Yi, Hoonchong (2017-05). Spatial and Temporal Changes in Biodiversity and Ecosystem Services Provision in the San Antonio River Basin, Texas, from 1984 to 2010. Doctoral Dissertation. | Thesis individual record

Land changes significantly alter biodiversity and ecosystem services (BES), the benefits people obtain from ecosystems. It is important to accurately quantify the land changes in order to understand the implications of these changes in a tightly coupled social-ecological context. The San Antonio River Basin (SARB) is an ecologically diverse region in South Texas. The city of San Antonio is located within the basin and is the hub of the North American Free Trade Agreement (NAFTA).

First, I apply the benefit transfer method to estimate multi-scale changes in ecosystem service values using two sets of widely cited valuation coefficients. The valuation results indicate that ecosystem service values decreases substantially since the NAFTA was enacted in 1994. More importantly, the results from sensitivity analyses indicate that the high value placed on urban areas, substantially overestimated the ESV of urban land.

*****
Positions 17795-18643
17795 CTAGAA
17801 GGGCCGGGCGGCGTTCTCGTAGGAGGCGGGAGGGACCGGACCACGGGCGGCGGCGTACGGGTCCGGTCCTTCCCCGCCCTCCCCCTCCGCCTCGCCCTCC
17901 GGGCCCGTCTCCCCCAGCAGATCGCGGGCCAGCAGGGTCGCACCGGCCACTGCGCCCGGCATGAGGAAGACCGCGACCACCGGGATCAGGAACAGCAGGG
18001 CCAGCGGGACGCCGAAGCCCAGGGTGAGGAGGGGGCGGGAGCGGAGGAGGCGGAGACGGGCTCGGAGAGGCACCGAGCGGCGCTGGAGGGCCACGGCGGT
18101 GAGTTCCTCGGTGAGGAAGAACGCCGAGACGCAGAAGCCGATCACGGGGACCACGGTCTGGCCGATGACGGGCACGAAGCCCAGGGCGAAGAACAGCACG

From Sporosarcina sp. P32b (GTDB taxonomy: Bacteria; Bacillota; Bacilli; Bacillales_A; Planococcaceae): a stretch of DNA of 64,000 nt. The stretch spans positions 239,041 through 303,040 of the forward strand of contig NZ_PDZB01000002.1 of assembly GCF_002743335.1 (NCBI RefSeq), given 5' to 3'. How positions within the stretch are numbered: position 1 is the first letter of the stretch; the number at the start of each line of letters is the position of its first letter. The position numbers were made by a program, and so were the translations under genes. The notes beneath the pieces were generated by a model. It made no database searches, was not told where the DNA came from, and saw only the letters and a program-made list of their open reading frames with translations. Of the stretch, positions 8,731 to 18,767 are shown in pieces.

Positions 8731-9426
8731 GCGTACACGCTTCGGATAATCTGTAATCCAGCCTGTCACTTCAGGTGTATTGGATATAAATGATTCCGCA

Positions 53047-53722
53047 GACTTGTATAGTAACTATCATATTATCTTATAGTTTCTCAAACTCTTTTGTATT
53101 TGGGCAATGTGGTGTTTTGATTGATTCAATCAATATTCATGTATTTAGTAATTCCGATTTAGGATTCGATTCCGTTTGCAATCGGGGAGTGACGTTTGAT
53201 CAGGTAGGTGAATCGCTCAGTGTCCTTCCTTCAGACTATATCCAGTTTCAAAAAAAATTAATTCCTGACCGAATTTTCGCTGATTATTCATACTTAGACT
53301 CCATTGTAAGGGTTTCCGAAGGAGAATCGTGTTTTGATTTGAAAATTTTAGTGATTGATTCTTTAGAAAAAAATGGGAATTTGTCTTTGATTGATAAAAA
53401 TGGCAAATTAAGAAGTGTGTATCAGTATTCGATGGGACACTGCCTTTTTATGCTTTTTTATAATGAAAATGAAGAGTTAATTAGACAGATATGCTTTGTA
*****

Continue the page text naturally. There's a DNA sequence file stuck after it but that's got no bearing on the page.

Second, I apply the spatially explicit ecosystem approach based on the ecological production function method and find the synergistic spatial associations between biodiversity, carbon storage, and sediment retention over time at multiple scales using the nonparametric correlation analysis. The hotspot and overlap analyses indicate the continued decline in the biodiversity and ecosystem functions. The rates of biodiversity loss and carbon storage degradation have accelerated since the implementation of NAFTA in 1994 and the environmental consequences are negatively related to the urban sprawl in the San Antonio region. The sensitivity analyses indicate that the provision of carbon stocks is the most sensitive to forest cover and significantly linked with biodiversity loss in the SARB.

Third, I examine the environmental inequity of land in Bexar County from the perspective of environmental justice. The results suggest the spatial socio-economic segregation in public health risks and disparities in the changes in biodiversity and ecosystem services. Finally, I synthesize my findings and contributions; I also propose several policy interventions to mitigate biodiversity loss and ecosystem degradation and to internalize the negative externalities of urban sprawl in the San Antonio region.

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